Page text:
|Jane Bunnett, Sweet Basil, NYC, August 1989|
The club was owned by Mel Litoff and his wife Phyllis, a singer, and was booked by Horst Liepolt, a major figure in the New York jazz scene at the time. Recording live at the club was something of a tradition, and there's a long list of "Live at Sweet Basil" titles by everyone from Gil Evans and Art Blakey to Paul Bley and McCoy Tyner. Adding Jane's name to the list when the chance came up seemed like a good idea.
Jane's duet record with pianist Don Pullen was still unreleased, but since he was available it made sense to build a band around Don. I showed up at the club during soundcheck early in the afternoon and ended up filling five rolls of film with my new Nikon by the time the band finished playing later that evening, hoping to get material for the CD booklet. It was a frantic day; in between soundcheck and the gig we went back to Jane and Larry's hotel to shoot portraits for the New York Duets package, and it felt like a lot was riding on what was essentially Jane's debut in front of a New York audience.
|Don Pullen, Sweet Basil, NYC, August 1989|
|Billy Hart, Sweet Basil, NYC, August 1989|
Drummer Billy Hart was Don's suggestion. They had recorded together on a Hamiet Bluiett record a decade earlier, but Hart had been around for years, playing with Jimmy Smith and Wes Montgomery in the early '60s and playing on Miles Davis' seminal fusion record On The Corner. He's a powerhouse drummer from the same generation as Jack DeJohnette and Tony Williams, and he's still recording and performing today.
I remember Billy being low-key and serious during the soundcheck, still feeling out unfamiliar bandmates, but he's typically monstrous on the record; his cymbal work on tracks like "Hole in One" is phenomenal.
|Kieran Overs, Sweet Basil, NYC, August 1989|
Bassist Kieran Overs was a lynchpin in Jane's band at this time. A busy sideman back in Toronto, he'd record with Jane through the next decade and a half, showing incredible flexibility as Jane started moving towards Cuban and Latin music. As an indifferent guitarist, I had a lot of respect for double bassists like Kieran, both for the immense physical effort of tugging on its strings and the vast inconvenience of being wedded to such an inconveniently un-portable instrument.
I liked Kieran a lot but I always had the feeling that he regarded me a bit dubiously. By Live at Sweet Basil I'd become part of Jane's entourage - not quite on equal footing with the musicians in her bands but more than just a hired shutterbug, there to catch a few nice snapshots. And I could, I can see in retrospect, be a bit in the way.
|Larry Cramer, Sweet Basil, NYC, August 1989|
I have known Jane and her husband Larry Cramer now for almost thirty years, and for the longest time I've had enormous respect for Larry's decision to take on a support role in Jane's career, helping arrange and produce records, concerts and tours and otherwise take on the endless - and often thankless - background tasks required to keep a career in jazz viable.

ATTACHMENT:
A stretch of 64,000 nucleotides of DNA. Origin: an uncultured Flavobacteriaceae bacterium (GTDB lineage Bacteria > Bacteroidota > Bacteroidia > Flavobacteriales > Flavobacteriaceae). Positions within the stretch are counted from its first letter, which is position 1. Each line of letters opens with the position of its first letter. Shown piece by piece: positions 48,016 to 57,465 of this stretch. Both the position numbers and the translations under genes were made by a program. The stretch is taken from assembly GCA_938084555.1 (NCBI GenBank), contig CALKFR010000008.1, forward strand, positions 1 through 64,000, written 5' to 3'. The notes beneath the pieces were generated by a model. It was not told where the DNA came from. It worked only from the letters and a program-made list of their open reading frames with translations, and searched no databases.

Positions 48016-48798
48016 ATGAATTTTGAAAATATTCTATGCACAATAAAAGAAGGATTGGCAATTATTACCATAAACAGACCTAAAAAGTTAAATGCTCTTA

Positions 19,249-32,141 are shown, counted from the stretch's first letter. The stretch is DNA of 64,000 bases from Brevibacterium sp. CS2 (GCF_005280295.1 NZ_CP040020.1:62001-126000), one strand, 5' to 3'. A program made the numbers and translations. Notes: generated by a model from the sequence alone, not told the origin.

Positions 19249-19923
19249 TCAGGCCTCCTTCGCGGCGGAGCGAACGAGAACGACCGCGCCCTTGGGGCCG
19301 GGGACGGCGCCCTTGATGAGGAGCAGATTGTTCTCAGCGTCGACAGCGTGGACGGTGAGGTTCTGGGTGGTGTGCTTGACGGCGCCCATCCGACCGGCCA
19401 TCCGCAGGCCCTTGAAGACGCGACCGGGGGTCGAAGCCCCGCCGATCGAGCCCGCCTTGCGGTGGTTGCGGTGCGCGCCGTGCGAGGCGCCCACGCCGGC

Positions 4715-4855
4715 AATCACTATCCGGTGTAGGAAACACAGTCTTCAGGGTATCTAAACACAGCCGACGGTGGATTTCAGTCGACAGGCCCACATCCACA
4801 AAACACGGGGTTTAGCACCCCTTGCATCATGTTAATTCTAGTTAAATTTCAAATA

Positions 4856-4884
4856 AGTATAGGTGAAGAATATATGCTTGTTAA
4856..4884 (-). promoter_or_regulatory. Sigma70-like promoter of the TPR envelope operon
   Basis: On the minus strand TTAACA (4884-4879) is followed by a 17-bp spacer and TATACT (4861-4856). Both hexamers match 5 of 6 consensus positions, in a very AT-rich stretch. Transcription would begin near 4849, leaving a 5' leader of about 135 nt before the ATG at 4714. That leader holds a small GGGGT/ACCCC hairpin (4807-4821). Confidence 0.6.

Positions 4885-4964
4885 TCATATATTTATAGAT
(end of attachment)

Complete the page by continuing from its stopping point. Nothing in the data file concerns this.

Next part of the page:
Playing jazz isn't any easier now than it was twenty-five years ago, and while I know Larry has given up a lot of opportunities to have his own career as a bandleader and sideman, in the end it might have been fortuitous for two people to be able to busy themselves with the sometimes Sisyphean task of keeping a single jazz career afloat.
Between the soundcheck and the gig I took the band off to a table by the side of the stage and took just three frames of a group portrait, bouncing my Metz flash into a newly-acquired diffuser stuck to the flash with Velcro. The shot just below is the one that ran in the CD package, chosen because everyone was looking at the camera, though Jane says that it made her looked like a rabbit caught in a car's headlights. The shot below that is an outtake that gives a better sense of what that day was like - frenzied and anxious and a little bit ad hoc.
|Larry, Kieran, Jane, Don, Billy; Sweet Basil, NYC, August 1989|
The shots I took in Sweet Basil on that August day were decently executed, I think, but I knew that they were ultimately only filler in the record's package, and that the cover would really be the test of my ability as a photographer. My only regret with the work is that I was so intent on capturing at least one decent shot of every musician on the stage that I never turned around and took photos of the club and the crowd; it would take me years to understand that having a camera in your hand was a priceless opportunity to capture a moment in time, and a quarter century later it would have been nice to get a few glimpses of the inside of a jazz club in New York City on a summer evening in 1989.
New York has changed a lot. You can still see jazz in Greenwich Village, but Sweet Basil has gone the way of the Village Gate, Fat Tuesday's and Bradley's. Mel and Phyllis Litoff sold the club to new owners in 1992; Sweet Basil closed in 2001 and became Sweet Rhythm, which in turn closed in 2009. The address - 88 7th Avenue - is now Legend, a Chinese restaurant.
Sweet Basil is currently the name of a Thai restaurant in Brooklyn.